How to Work in the Music Video Industry with Director Mike Marasco

“Coming up with a story and executing it in 6-8 hours can be really tough, but that’s the kind of speed the music video industry expects. These big artists usually only have a day in their busy schedules, so the few shots we get have to really count. It’s a constant struggle between time, quality and the budget we have to work with.” - Mike Marasco, Founder & CEO of Raw Media House.

Music videos have become a staple in the music industry. They bring personality and color to the songs they represent, whether it’s the latest DJ Khaled hip-hop anthem or the slow-and-steady charm of a Sam Smith ballad. In fact, music videos can really affect the way the artist monetizes a tour, so it’s important to get it done right.

But not much thought goes into how these music videos are shot and the skills that it takes to create something millions of people consume. Mike Marasco (@mikemarasco), who has worked with superstars like Wiz Khalifa, 2Chainz, DJ Khaled, Beyonce and more, shares his approach towards creating music videos from start to finish.

From Pain to Passion

Dj Khaled - Top Off from Raw Media House on Vimeo.

“My career in doing music videos started a few years ago from skateboarding. I had been doing skateboard videos for 13 or 14 years, but one day I ended up falling and injuring my knee so badly I had to get screws in them. From that point on I couldn’t stand on a skateboard with a camera anymore, so I had to find a new passion and move on.”

“One day I get a call from one of my skateboarding buddies who told me he had a friend moving to Los Angeles and that she wanted to start doing web content. Her name is Karen Civil, and she wanted to create a show where she interviewed famous artists in an intimate one-on-one setting. She brought me on as the Director to handle all of the production of the first episode.”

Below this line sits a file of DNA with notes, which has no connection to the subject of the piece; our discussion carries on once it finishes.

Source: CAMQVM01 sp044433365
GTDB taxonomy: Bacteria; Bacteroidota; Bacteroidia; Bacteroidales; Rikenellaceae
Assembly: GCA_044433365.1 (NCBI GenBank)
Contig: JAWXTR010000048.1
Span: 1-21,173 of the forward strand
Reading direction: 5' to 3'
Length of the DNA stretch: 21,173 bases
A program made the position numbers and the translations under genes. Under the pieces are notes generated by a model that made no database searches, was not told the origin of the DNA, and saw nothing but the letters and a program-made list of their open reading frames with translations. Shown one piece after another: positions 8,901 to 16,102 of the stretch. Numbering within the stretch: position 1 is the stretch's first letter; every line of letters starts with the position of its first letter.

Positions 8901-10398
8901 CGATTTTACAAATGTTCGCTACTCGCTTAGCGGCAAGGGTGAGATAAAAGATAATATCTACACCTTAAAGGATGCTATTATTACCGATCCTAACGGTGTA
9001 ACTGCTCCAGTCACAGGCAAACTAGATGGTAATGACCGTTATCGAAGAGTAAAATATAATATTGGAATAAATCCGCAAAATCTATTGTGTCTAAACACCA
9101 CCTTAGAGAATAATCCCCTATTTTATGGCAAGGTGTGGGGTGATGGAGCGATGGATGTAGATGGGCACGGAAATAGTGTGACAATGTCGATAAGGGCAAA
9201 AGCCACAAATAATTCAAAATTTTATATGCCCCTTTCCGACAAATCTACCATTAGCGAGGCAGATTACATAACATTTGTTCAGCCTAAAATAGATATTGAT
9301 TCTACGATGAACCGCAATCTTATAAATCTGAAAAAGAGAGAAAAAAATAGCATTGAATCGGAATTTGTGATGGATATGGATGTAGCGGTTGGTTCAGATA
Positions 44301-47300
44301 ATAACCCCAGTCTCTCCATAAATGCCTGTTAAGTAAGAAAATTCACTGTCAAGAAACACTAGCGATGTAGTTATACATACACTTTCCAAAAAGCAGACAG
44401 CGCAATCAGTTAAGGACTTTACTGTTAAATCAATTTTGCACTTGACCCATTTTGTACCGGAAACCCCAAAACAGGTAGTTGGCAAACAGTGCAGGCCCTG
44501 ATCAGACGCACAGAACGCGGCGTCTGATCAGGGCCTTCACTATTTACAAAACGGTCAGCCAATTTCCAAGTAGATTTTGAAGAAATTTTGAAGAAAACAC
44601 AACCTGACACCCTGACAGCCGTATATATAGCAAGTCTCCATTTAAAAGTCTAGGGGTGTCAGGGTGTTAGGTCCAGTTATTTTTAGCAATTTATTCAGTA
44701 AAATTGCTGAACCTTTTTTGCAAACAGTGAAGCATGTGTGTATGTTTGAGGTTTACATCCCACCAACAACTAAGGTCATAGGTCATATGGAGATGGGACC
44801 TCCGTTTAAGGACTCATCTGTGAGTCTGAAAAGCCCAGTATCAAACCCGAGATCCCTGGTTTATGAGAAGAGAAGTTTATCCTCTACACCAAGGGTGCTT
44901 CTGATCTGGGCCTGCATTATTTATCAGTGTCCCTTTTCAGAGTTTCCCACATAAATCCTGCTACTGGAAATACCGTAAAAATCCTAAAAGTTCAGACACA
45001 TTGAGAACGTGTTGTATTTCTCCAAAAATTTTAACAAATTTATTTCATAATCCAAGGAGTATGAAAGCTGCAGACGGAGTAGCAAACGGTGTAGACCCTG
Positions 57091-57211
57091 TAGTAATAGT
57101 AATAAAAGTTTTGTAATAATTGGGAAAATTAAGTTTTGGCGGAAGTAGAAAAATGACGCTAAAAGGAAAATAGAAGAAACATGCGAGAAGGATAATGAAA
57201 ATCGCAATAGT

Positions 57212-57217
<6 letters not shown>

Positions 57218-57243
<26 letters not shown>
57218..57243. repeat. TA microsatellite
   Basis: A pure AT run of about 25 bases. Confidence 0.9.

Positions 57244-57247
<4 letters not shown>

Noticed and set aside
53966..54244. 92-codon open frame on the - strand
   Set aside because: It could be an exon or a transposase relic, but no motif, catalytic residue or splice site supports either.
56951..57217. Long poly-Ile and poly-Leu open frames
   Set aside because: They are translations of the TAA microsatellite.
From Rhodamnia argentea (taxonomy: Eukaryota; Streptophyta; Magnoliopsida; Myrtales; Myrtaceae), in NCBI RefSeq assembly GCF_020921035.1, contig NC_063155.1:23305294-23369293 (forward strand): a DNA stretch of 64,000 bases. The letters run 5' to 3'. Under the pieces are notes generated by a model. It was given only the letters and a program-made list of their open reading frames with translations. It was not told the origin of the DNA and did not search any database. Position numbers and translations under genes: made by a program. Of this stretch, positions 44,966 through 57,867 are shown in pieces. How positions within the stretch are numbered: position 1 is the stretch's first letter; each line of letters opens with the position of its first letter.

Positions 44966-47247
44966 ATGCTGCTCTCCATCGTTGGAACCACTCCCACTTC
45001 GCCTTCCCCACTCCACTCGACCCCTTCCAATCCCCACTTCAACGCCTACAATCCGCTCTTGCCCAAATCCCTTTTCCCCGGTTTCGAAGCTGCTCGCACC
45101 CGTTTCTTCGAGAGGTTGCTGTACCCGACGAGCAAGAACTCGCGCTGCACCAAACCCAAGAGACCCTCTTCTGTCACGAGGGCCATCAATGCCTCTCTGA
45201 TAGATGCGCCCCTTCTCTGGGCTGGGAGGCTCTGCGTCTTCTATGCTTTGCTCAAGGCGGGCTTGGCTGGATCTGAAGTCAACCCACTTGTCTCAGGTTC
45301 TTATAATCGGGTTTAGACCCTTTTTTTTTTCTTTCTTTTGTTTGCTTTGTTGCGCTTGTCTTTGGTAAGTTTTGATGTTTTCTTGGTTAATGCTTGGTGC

“I went with Karen to do her first interview, and her guest was Currensy (the rapper). We filmed the whole thing, I took the footage home and edited the whole thing the same night. After that, she invited me to produce all of her videos here in LA.”

“Karen and I worked together for a couple of years as we made her show and brand grow. One day she asks me ‘You’ve been such a big help to me all these years. Is there anything I could do for you?’ I took her up on her offer, and I told her that my dream was to direct music videos. She says ‘Give me 10 minutes.’”

Director Mike Marasco, Karen Civil, Ty Dolla Sign

“She makes a few phone calls, and in under 10 minutes she tells me she has a gig for me. They needed a Director to create a music video for Ty Dolla Sign and Juicy J! I was ecstatic because 2 years before this, I was inspired by a Juicy J music video to pursue this as a career, and now it came around full circle.”

“I’ll forever be grateful to Karen Civil for my first big gig. Working with her really took my life in a new direction. Soon after that, I started my own production company Raw Media House, and now I have the amazing opportunity to work with biggest artists and brands in the industry.”

Creating a Story

“One of the hardest parts of music video production is coming up with a creative story. Music videos complement the songs they’re based on, and you want to create something that reflects the song’s vibe. When I was the DP for DJ Khaled’s “Top Off”, it has a very quick beat with a lot of hype lyrics. To match with the song, the final video used a series of slow-mos with vertical movements from our crane to give his Maybach car a big introduction.”

“Before shoot day, producers send me a sample of the song. What I like to do is take the sample, throw it into Adobe Premiere with some random video and start cutting it to the beat. By doing this, I can visualize how I want the final video to look like, which gives me a better idea of how I want the video to be shot. I’ll then work with the DP (or Director if I’m the DP) to come up with a shot list.”